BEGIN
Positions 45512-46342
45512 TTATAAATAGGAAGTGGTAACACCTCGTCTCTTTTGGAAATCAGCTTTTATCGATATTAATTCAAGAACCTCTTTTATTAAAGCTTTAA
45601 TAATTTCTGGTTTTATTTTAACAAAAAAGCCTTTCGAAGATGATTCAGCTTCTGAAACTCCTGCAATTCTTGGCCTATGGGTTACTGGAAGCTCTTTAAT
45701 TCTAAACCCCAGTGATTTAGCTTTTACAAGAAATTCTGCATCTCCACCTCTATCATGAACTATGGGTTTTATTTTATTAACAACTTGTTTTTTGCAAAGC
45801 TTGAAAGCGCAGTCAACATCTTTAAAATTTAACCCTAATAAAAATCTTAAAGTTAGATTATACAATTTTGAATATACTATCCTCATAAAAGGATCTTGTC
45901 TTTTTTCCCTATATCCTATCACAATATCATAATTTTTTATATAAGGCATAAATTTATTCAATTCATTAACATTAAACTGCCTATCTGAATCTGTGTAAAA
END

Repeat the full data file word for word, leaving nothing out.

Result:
Positions 45512-46342
45512 TTATAAATAGGAAGTGGTAACACCTCGTCTCTTTTGGAAATCAGCTTTTATCGATATTAATTCAAGAACCTCTTTTATTAAAGCTTTAA
45601 TAATTTCTGGTTTTATTTTAACAAAAAAGCCTTTCGAAGATGATTCAGCTTCTGAAACTCCTGCAATTCTTGGCCTATGGGTTACTGGAAGCTCTTTAAT
45701 TCTAAACCCCAGTGATTTAGCTTTTACAAGAAATTCTGCATCTCCACCTCTATCATGAACTATGGGTTTTATTTTATTAACAACTTGTTTTTTGCAAAGC
45801 TTGAAAGCGCAGTCAACATCTTTAAAATTTAACCCTAATAAAAATCTTAAAGTTAGATTATACAATTTTGAATATACTATCCTCATAAAAGGATCTTGTC
45901 TTTTTTCCCTATATCCTATCACAATATCATAATTTTTTATATAAGGCATAAATTTATTCAATTCATTAACATTAAACTGCCTATCTGAATCTGTGTAAAA